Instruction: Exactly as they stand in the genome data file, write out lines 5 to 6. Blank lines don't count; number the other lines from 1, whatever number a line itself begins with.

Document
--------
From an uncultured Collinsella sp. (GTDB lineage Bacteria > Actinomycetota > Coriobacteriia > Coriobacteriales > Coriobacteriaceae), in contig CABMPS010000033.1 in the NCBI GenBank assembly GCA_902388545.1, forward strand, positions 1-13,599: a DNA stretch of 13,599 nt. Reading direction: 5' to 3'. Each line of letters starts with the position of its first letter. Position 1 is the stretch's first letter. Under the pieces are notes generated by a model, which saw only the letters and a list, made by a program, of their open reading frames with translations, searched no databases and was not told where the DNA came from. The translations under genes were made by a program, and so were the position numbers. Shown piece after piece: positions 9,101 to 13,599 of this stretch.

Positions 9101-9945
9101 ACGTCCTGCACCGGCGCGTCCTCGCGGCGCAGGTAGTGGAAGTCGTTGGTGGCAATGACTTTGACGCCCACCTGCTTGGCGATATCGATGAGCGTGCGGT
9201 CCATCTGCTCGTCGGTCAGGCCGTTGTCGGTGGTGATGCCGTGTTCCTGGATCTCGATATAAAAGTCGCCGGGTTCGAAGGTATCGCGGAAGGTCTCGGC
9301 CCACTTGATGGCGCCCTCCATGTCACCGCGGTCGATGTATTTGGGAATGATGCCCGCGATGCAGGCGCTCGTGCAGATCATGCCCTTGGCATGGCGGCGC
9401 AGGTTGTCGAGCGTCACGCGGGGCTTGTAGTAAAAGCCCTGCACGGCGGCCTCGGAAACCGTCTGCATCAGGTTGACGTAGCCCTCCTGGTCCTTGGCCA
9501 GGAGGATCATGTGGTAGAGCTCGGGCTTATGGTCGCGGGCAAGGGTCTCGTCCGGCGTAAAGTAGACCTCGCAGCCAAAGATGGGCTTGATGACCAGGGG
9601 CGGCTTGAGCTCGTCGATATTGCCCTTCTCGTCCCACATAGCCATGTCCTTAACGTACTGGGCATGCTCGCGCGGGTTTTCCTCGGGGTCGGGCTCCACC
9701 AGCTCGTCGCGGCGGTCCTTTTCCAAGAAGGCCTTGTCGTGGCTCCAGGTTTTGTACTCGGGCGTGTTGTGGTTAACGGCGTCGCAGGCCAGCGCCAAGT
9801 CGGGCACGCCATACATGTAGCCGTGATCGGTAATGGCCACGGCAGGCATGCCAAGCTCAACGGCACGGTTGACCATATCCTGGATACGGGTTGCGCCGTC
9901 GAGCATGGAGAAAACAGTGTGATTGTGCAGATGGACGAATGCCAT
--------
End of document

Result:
9301 CCACTTGATGGCGCCCTCCATGTCACCGCGGTCGATGTATTTGGGAATGATGCCCGCGATGCAGGCGCTCGTGCAGATCATGCCCTTGGCATGGCGGCGC
9401 AGGTTGTCGAGCGTCACGCGGGGCTTGTAGTAAAAGCCCTGCACGGCGGCCTCGGAAACCGTCTGCATCAGGTTGACGTAGCCCTCCTGGTCCTTGGCCA